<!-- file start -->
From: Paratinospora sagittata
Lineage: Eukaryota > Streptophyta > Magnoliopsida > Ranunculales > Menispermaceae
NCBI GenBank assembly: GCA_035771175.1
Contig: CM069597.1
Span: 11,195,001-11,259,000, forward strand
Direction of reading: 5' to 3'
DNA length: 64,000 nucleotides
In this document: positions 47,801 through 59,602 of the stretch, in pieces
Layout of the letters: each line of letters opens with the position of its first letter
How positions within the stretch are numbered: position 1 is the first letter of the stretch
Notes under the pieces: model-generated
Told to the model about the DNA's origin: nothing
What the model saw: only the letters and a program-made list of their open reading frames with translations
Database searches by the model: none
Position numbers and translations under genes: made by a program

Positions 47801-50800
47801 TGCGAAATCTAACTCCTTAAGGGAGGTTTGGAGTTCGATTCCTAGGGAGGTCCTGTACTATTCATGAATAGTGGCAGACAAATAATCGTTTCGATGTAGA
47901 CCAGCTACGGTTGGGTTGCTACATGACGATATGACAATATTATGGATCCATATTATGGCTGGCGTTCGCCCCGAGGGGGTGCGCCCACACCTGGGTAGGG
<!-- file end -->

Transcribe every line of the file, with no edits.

From: Paratinospora sagittata
Lineage: Eukaryota > Streptophyta > Magnoliopsida > Ranunculales > Menispermaceae
NCBI GenBank assembly: GCA_035771175.1
Contig: CM069597.1
Span: 11,195,001-11,259,000, forward strand
Direction of reading: 5' to 3'
DNA length: 64,000 nucleotides
In this document: positions 47,801 through 59,602 of the stretch, in pieces
Layout of the letters: each line of letters opens with the position of its first letter
How positions within the stretch are numbered: position 1 is the first letter of the stretch
Notes under the pieces: model-generated
Told to the model about the DNA's origin: nothing
What the model saw: only the letters and a program-made list of their open reading frames with translations
Database searches by the model: none
Position numbers and translations under genes: made by a program

Positions 47801-50800
47801 TGCGAAATCTAACTCCTTAAGGGAGGTTTGGAGTTCGATTCCTAGGGAGGTCCTGTACTATTCATGAATAGTGGCAGACAAATAATCGTTTCGATGTAGA
47901 CCAGCTACGGTTGGGTTGCTACATGACGATATGACAATATTATGGATCCATATTATGGCTGGCGTTCGCCCCGAGGGGGTGCGCCCACACCTGGGTAGGG